Rating: 4/5

It is a delightful read, except that I have to backtrack several times to make sure whose words that is uttered by whom. The myth series at least for this book and Girls meet boys by Ali Smith take this unspecified voice dialogue approach, which can be quite confusing. We were made to understand the strange visitor that visited Freud might be the result of Freud’s palliative intake and hallucination, the Theban oracle, Tiresias. I like the ending when the fate of Oedipus and Freud are converged. This book is a different account of what happened when Oedipus met his father at the place where three roads meet. The retelling of the story of this great tragedy is enlightening as well as unexpected. It is also a deeply moving portrait of the last days of Freud.

The ambiguity of religious pronouncement merely encourages a mystification designed to bolster the authority of those who make the pronouncements. – Freud page 49

I am reading this for A to Z challenge.

Paperback. Publisher: Canongate 2007; Length: 197; Setting: Greek Mythology Finished reading at: 12 May 2010

About the writer:

Salley Vickers was born in Liverpool in 1948. Her mother was a social worker and her father a trades union leader, both members of the British communist party until 1956 and then very committed socialists. She was brought up in Stoke-on-Trent and London, and read English Literature at Cambridge University. Following this, she taught children with special needs and then English literature at Stanford, Oxford and the Open University and was a WEA and further education tutor for adult education classes.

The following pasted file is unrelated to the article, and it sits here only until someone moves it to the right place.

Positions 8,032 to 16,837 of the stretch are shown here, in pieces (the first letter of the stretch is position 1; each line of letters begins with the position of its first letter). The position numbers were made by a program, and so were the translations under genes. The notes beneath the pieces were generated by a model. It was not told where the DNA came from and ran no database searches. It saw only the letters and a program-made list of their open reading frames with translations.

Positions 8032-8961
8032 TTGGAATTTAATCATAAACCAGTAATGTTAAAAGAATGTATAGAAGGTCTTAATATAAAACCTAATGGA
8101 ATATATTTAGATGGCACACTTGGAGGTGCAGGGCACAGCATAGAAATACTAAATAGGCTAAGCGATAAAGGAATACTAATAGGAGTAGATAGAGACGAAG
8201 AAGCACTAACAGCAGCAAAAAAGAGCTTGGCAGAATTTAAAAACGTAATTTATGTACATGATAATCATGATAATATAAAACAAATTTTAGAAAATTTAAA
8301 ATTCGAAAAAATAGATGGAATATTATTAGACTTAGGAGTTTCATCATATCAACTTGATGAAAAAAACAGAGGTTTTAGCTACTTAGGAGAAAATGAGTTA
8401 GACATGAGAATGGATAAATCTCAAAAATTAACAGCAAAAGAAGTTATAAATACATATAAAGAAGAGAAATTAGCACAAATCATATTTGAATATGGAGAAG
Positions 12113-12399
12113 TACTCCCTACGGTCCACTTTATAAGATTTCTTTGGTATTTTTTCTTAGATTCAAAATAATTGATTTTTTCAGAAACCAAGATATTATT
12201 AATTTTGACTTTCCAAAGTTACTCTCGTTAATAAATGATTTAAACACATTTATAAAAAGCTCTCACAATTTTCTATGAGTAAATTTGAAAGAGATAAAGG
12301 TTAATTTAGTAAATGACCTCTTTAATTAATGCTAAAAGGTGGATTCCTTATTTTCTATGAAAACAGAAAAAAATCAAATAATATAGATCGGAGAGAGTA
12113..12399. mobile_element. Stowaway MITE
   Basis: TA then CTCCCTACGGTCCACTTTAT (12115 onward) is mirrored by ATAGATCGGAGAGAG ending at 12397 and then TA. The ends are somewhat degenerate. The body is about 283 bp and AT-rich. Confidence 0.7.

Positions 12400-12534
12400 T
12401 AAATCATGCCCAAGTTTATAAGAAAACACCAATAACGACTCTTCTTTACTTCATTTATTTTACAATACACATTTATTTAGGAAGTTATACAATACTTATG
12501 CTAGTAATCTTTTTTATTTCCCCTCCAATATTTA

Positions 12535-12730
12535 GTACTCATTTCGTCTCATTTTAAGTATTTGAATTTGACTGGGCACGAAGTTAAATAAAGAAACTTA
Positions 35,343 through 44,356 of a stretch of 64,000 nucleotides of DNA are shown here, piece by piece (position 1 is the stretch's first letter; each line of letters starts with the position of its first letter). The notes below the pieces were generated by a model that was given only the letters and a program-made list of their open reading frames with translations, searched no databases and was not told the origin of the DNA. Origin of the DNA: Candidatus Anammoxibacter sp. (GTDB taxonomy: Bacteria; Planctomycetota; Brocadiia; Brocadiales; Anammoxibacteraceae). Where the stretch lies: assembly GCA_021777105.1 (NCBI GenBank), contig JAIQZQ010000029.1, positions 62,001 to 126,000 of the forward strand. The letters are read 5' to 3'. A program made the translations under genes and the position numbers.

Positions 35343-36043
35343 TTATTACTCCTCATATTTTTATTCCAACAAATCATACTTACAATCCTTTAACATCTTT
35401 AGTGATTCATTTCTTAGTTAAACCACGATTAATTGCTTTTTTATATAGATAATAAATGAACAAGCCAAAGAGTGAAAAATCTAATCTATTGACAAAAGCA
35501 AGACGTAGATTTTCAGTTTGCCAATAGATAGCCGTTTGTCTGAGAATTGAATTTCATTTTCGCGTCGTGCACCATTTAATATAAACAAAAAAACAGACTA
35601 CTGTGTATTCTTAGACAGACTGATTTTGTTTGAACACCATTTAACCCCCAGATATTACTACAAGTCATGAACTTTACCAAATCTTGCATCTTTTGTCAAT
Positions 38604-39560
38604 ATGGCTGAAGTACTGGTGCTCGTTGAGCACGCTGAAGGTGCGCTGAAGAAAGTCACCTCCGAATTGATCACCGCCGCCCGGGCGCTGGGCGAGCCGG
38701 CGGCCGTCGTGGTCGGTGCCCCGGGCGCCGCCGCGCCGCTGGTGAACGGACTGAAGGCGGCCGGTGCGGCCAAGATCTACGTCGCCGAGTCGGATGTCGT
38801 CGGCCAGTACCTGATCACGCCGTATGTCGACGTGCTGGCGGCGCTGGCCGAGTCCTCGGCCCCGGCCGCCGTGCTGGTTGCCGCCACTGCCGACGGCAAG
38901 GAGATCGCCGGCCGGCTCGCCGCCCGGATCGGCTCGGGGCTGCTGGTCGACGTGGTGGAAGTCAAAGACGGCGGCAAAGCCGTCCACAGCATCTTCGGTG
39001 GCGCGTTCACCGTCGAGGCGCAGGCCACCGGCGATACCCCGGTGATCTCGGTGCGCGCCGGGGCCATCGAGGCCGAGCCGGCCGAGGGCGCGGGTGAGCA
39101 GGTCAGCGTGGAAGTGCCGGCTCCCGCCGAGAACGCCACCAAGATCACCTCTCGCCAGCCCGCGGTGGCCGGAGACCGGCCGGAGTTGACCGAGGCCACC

She then trained as an Jungian analytical psychotherapist, working in the NHS and also specialised in helping people who were creatively blocked. She gave up her psychoanalytic work in 2002, although she still lectures on the connections between literature and psychology. She now writes full time and lives in London.

Her father was a committed supporter of Irish republicanism and her first name, ‘Salley’, is spelled with an ‘e’ because it is the Irish for ‘willow’ (from the Latin: salix, salicis) as in the W B Yeats poem, “Down by the salley gardens” a favourite of her parents. She has two sons from her first marriage. In 2002, her second marriage, to the Irish writer and broadcaster Frank Delaney, was dissolved.

In 2002, she was a judge for the Booker Prize for Fiction.

About JoV

A bookaholic that went out of control.... I eat, sleep and breathe books. Well, lately I do other stuff.


12 thoughts on “Where Three Roads Meets By Salley Vickers

  1. I had to write a very long essay about Sigmund Freud once and I have hated reading about him ever since.

    By the way if you choose the same theme for your blog as I’m trialing there are plenty of ways to customise it so it would look different (you can choose your header and background colour and that sort of thing). Besides, all it means is that great minds think alike 🙂

    Posted by bernadetteinoz | May 15, 2010, 8:17 am
  2. This book sounds really interesting. I’ve always wanted to read the Interpretation of Murder but never got the chance to. Alas. Anyway, this Myth series is starting to intrigue me 🙂 Thanks for sharing !